This live set with his Sound Ensemble features several compositions and approaches that Roscoe Mitchell explored with some regularity in the late '80s. The dervish-like, circular breathing on soprano sax that was a central element of the album The Flow of Things from the prior year is heard again on "Almost Like Raindrops," though with less ferocity. In fact, much of this recording has a surprisingly laid-back feel. "Nonaah," which is often performed in an agitated frenzy, is cast in a dreamlike, floating space. Even the usual "free blowout" pieces like "The Reverend Frank Wright" lack the propulsive cohesiveness that the same band has displayed before. Some of this may be due to the rather boom-y sound quality that often relegates Barefield's guitar work and Shahid's bass to the background while bringing the drums to the fore. The same holds true for the oddly similar "You Changed the Texture on Me" that follows directly; on the one hand, it's a pleasure to hear Mitchell's imaginative and forceful alto playing (as well as some fine work by trumpeter Ragin), but there is little sense of the group dynamics that were paramount on records like Snerdy McGurdy and Her Dancin' Shoes. The odd inclusion of two excerpted solos and what appear to be two snatches of longer group improvs also heighten the aura of disjuncture. Humdrum Mitchell is still more exciting than a lot of the better offerings from his peers though, so fans of his will still want to hear this album. It's just a little disappointing after fine efforts like the aforementioned The Flow of Things.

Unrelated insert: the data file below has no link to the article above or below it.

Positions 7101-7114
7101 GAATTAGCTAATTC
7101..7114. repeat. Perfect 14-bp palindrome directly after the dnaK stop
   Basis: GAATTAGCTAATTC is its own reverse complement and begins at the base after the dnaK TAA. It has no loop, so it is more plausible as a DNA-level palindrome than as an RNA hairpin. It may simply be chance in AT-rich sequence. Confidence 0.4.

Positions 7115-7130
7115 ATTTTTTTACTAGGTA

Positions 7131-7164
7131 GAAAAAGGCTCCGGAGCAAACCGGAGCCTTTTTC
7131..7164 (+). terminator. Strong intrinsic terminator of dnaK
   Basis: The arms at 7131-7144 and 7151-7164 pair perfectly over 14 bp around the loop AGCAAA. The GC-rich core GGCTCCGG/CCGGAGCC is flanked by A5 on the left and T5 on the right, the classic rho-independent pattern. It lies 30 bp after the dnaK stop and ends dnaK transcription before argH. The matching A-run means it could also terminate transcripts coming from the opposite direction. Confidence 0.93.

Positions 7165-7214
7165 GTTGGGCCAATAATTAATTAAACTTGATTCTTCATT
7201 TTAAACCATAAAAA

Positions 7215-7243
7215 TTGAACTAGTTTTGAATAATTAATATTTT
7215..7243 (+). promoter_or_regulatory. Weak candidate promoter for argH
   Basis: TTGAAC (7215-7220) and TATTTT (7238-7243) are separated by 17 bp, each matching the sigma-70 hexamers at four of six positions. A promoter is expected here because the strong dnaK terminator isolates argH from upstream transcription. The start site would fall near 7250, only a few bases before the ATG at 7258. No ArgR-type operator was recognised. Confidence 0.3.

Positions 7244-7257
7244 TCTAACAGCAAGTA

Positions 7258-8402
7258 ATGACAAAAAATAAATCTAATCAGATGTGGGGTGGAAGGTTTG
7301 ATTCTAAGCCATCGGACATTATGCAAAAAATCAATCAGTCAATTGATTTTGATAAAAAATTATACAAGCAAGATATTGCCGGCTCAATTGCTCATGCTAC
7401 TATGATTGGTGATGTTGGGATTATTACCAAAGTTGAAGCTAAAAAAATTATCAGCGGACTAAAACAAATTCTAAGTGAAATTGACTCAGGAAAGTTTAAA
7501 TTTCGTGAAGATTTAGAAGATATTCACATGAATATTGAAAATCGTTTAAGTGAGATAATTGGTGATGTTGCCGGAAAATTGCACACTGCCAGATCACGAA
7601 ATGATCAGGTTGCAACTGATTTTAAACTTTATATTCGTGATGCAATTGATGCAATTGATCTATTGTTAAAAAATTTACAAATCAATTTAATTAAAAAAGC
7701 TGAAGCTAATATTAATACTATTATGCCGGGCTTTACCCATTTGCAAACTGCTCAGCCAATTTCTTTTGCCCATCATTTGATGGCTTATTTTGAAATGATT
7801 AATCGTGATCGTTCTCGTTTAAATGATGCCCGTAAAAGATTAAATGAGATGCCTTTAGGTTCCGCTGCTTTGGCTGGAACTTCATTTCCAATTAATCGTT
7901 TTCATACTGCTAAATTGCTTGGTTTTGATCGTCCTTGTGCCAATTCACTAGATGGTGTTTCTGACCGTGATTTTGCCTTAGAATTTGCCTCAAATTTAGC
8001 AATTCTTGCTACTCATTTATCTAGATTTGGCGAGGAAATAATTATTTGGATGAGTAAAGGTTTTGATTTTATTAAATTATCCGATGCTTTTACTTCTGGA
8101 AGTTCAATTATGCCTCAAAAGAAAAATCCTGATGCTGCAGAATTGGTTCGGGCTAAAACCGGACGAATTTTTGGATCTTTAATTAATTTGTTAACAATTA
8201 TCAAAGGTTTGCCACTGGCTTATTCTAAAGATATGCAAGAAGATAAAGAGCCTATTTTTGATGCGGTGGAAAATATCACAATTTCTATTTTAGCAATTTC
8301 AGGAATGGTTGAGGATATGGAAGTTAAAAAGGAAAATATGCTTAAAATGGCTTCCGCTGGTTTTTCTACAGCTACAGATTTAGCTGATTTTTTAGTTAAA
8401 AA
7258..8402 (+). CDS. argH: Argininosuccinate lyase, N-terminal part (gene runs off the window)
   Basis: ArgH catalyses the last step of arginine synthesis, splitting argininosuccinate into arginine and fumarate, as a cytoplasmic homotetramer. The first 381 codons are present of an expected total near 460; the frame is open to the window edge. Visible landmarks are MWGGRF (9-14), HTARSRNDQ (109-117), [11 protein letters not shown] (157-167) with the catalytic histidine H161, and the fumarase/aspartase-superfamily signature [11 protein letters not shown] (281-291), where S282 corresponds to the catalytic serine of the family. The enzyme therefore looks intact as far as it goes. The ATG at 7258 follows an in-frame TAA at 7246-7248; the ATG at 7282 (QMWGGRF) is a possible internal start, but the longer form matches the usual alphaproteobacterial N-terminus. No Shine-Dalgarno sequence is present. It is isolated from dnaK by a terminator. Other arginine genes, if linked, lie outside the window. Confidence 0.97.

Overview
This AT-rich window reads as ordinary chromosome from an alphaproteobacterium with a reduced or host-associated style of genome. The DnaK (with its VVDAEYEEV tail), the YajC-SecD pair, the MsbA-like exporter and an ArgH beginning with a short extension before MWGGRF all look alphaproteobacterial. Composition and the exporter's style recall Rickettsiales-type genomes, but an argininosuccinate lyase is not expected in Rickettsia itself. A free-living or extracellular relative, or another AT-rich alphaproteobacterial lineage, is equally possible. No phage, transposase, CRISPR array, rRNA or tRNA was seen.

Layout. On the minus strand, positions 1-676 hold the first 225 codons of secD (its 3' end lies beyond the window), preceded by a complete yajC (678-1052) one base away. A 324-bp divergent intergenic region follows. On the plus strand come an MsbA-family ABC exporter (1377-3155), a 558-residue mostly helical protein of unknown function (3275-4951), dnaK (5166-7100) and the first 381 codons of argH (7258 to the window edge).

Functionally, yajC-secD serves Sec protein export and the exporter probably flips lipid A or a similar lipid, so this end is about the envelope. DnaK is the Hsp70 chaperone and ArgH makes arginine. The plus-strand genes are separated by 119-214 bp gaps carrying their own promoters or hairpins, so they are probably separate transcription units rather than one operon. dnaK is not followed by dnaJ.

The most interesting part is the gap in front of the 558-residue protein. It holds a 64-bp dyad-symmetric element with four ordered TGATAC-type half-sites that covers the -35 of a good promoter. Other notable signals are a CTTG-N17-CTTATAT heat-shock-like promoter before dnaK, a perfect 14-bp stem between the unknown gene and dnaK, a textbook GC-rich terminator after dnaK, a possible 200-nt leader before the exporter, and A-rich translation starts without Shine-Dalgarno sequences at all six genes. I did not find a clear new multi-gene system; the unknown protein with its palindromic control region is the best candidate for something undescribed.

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AllMusic Review by Brian Olewnick